Near the ford (crossing) on the Elloree river that was the scene of a US Revolutionary War battle we found this old stone marker.
Research says she was the wife of the Mill owner and kept the patriot militia informed as to when, and where, the loyalists and British troops were watching the fords.
Not far from here several hundred militia clashed.
Local historians have provided me with numerous links to information and I have come to two conclusions.
- All involved were particularly brutal. It was truly the US first civil war. Families and neighbors fought and killed each other…and there were no rules.
- The second is that no one had a clue as to what they wanted, or what was happening. Everybody would just stop and go home if they didn’t get what they wanted.
Also known as the old Sheldon Ruins.
Burned by the British army in 1779. Burned by the northern Federal Army in 1865.
Found while out exploring the South Carolina upstate.
I took this shot across a marsh, the photograph itself taken a little wide. I wanted to catch the entire scene, and any interaction that might happen between these two.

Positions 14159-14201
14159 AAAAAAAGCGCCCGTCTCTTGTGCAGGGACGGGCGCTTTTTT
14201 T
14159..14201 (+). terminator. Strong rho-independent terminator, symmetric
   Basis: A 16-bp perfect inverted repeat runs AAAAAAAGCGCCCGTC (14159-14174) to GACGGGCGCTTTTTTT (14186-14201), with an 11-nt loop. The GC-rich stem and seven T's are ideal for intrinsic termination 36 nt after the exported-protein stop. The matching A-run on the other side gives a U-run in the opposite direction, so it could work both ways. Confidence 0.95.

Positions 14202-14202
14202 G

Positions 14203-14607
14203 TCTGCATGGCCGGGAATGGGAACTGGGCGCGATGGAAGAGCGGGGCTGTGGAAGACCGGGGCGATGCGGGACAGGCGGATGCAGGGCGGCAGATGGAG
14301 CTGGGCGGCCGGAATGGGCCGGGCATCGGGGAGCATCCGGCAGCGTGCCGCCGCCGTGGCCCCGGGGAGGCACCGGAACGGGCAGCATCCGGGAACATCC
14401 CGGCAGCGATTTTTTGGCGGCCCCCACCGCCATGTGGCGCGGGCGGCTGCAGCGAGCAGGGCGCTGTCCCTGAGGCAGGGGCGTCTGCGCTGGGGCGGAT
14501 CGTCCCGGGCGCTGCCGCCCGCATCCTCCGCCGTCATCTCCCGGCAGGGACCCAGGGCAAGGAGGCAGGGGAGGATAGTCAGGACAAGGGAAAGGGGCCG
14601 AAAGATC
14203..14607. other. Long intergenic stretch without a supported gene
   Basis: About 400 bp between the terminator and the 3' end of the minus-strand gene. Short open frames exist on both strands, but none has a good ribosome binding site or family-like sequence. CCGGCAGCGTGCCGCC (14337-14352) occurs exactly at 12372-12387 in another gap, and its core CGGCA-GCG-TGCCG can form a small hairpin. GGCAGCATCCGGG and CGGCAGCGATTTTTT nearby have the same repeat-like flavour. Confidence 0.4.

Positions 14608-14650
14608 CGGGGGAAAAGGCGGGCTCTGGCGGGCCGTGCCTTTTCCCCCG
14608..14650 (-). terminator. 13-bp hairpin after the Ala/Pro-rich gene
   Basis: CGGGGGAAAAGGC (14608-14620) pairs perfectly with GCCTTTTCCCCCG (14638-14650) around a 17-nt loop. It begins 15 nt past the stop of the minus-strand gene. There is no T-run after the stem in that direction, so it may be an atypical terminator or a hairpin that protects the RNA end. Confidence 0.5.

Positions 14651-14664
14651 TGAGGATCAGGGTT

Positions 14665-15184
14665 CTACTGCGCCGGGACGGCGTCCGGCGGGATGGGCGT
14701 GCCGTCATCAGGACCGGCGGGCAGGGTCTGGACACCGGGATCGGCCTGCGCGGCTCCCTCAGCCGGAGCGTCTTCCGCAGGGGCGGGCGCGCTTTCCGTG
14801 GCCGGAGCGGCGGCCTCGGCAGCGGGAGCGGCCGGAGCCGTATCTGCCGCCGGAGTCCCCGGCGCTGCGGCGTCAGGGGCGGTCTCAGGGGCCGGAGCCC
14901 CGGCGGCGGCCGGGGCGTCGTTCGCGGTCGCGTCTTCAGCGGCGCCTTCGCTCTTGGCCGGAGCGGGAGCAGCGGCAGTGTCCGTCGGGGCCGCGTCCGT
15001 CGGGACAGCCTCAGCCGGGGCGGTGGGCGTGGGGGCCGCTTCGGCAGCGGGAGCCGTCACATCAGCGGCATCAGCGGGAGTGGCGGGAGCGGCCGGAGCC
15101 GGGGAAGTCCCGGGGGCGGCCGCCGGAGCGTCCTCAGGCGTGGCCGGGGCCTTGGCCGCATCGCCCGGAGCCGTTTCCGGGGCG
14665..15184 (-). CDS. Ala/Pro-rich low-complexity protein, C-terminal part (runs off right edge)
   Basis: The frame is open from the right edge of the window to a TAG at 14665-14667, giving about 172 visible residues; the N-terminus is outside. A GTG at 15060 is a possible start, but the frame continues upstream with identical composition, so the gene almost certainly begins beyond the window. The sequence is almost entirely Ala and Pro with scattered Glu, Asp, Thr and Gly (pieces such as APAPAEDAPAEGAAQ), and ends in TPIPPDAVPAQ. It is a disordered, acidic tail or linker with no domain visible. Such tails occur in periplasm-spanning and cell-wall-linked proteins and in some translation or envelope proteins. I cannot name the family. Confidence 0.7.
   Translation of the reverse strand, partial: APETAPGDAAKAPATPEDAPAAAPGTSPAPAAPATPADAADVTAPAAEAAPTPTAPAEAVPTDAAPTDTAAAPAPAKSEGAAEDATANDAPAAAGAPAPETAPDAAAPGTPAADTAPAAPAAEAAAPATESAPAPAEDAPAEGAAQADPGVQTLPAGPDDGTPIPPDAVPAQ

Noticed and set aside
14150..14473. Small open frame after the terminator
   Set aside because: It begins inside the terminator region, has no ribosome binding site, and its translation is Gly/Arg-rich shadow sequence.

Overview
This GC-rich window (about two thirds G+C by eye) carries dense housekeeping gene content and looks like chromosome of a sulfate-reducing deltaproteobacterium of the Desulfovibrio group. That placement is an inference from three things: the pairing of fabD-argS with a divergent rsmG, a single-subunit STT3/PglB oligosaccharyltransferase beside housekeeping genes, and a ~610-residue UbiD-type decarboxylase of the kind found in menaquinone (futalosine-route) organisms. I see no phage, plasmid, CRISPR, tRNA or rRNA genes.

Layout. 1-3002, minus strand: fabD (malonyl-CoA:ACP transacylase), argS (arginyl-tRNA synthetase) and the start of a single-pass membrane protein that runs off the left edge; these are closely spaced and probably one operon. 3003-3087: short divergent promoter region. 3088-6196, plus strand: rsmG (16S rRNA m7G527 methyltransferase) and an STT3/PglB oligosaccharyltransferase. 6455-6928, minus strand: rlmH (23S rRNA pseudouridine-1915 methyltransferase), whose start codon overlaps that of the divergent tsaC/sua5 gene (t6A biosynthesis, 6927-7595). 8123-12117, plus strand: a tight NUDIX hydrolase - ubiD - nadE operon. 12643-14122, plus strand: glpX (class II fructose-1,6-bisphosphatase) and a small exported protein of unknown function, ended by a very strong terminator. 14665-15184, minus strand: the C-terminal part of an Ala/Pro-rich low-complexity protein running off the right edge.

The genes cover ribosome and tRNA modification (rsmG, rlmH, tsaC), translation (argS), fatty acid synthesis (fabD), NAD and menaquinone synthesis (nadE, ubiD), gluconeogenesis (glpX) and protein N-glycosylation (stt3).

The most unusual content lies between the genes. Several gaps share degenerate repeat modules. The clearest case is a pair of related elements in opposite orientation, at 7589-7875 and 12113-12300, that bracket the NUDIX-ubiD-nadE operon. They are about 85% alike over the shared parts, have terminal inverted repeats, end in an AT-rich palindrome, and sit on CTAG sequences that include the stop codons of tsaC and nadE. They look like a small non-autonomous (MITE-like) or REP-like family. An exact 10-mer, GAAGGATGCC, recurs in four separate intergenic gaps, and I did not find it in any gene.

The Heron walked past the Egret and postured in the ‘ready for anything’ stance.
An adult Great Egret will choose to keep away from the larger Heron, this one was no exception.
I think the Heron was considering chasing the Egret, but since the bird didn’t move he thought better of it and continued on.
Funny, but after the Great Blue walked by I thought the Egret was going to sneak up on him. He certainly looked to be considering it.
A simple subject, made better by black and white.
An Agfa 35mm film filter was also applied.
Falls into the category you never know what you might find out there…
Abandon in 1859…
Sometimes they just look to be smiling.
If that’s true, I want to know why.
Part of the ongoing series of old southern headstones.
Taken in the original German community cemetery, Bethany. Charleston, South Carolina.